Church to host celebration Saturday

A local church, steeped in history, will celebrate a significant milestone this weekend.
The congregation of the Hartford Baptist Church will celebrate its 225th anniversary on Saturday, June 28. The celebration will include a community picnic at 5 p.m. and will be followed by a short program detailing the history of the church.
The story of the church, which is located on Main Street (County Route 23), reads like a case study in American history.
The congregation was formed in 1788 and met in a small farmhouse not far from where the present day church is located. Originally called the Westfield Baptist Church—many of the early settlers were from Connecticut—the church changed its name in 1793 after Hartford was set off from Westfield.
The congregation tripled in size over the next decade and a new church was built in 1805. The building, however, quickly proved inadequate in 1815 and new church was erected on property deeded to the church of DeWitt Clinton. The church was large enough to sit 1,000 people.
“In the earlier days many of the people around were church goers. Sunday was always meant to be a day of rest and many of the people would spend the day at the church,” David Cornell, a member of the church and organizers of Saturday’s celebration, said.
However, in the 1820 a rift began to grow over opinions on social issues.
“There was some controversy over the Masonics,” Cornell said.
Members passed a number of anti-Masonic resolutions even though the congregation’s membership included several Masons. The differences caused several dozen members to leave the congregation and establish their own church.
“It was a very interesting time,” Cornell said.
After a little more than a decade, the two factions reconciled their differences, reunified the church and found a new cause: the abolition of slavery. The church barred slave owners from sitting at its communion table and when the Civil War broke out 10 years later, some of the younger men in the congregation joined the Union troops.
During the late 19th century tension among members once again rose up, this time over the temperance moving.
Advocates of the movement were successful in 1887 in making Hartford a dry town and the church’s women formed a local chapter of the Women’s Christian Temperance Union. However there were members who didn’t approve of prohibition.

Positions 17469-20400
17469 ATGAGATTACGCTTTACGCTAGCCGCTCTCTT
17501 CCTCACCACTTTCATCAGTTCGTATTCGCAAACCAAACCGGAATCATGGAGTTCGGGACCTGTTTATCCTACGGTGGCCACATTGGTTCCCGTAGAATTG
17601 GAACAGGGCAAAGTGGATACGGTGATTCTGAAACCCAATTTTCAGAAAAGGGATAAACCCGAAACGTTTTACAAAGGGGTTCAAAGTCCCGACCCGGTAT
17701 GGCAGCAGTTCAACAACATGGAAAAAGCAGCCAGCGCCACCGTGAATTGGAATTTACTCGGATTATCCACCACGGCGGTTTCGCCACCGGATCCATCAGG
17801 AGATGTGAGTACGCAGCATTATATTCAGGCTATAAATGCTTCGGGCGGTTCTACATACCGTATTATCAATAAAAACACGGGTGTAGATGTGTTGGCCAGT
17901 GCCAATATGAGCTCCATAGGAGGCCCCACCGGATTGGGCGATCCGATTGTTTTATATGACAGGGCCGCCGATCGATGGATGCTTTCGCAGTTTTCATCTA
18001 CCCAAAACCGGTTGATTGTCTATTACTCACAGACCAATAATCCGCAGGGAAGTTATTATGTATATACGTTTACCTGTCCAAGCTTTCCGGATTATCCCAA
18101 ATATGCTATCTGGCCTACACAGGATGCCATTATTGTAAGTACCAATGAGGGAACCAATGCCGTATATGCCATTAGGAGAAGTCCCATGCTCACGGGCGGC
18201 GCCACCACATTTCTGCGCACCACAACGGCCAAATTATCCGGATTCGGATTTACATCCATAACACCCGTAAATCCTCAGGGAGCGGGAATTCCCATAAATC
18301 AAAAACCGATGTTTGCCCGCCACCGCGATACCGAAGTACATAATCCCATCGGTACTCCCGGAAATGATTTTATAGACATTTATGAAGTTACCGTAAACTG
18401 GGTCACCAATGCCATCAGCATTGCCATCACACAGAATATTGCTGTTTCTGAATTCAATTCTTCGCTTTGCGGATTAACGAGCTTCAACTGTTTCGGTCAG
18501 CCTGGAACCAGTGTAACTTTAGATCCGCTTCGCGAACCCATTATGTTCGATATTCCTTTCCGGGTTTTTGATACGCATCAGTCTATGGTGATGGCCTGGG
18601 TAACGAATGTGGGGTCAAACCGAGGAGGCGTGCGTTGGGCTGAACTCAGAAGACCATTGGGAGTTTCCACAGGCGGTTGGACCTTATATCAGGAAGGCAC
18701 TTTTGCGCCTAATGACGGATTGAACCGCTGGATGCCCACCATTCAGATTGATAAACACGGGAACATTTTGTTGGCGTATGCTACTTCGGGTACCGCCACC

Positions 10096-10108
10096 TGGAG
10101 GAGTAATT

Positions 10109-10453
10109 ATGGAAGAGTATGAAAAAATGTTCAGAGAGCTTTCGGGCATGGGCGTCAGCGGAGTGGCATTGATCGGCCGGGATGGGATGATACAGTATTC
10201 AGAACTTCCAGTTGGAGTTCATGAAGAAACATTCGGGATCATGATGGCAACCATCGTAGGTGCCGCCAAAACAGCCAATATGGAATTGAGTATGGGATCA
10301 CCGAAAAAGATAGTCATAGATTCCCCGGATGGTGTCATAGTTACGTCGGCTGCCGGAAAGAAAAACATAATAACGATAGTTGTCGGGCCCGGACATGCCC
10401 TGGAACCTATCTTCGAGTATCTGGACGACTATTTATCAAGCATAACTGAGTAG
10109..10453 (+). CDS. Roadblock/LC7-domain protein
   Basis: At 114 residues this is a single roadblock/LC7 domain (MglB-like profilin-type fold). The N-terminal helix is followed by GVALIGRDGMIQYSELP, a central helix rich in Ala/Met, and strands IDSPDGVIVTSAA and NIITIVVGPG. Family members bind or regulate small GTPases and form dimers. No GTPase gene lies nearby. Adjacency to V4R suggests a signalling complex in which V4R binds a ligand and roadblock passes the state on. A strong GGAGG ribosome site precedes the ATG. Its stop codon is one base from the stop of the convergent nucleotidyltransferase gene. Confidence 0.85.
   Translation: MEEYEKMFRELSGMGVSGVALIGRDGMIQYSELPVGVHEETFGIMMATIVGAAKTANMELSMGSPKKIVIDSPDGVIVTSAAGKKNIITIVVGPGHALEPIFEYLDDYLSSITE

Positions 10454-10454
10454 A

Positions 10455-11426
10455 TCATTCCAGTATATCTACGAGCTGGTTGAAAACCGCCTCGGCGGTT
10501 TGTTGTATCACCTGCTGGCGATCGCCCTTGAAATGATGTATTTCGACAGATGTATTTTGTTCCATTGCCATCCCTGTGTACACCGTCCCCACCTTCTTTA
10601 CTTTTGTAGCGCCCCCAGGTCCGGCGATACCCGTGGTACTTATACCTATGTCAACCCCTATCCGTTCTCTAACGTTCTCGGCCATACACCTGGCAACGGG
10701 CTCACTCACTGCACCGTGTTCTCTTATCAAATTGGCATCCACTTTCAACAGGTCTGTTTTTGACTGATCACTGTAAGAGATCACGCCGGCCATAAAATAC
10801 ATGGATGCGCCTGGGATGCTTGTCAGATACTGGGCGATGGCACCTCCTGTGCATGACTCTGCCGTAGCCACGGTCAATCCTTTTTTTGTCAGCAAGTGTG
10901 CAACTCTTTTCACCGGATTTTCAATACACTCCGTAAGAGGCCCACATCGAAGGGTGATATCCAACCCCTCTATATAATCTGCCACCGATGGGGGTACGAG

“In May of 1890 there was a fire of incendiary origin that burned the church down,” Cornell said. The Granville Sentinel reported the fire had been set by someone who was upset the arrest and prosecution of liquor dealers.
Members began collecting, in earnest, funds for a new church and in 1891 the construction of the current church was completed. Since the new church was built very little has been to the building and in 2004 it was included on the New York state and National Registry of Historic Places.
In 1961, the church formed an alliance with the South Hartford Congregational Church and became known as the Hartford Yoked Parish.
Cornell said the current congregation includes between 50 and 100 people, depending on the time of year. Services are held at the church throughout the year and members of the parish attend services at the South Hartford Congregational church in the summer.
Saturday’s celebration will explore some of that history.
“The program isn’t strictly religious,” Donald Cornell, a member of the church and organizer of the celebration, said. “We’ll be recalling the good times and the tougher times the congregation has experienced over the years. There will also be speakers, including some former pastors, who will talk about their memories of the church.”
The public is invited to attend Saturday’s celebration and food will be provided at no charge.
For more information, or to RSVP, call Cornell at 632-5391.

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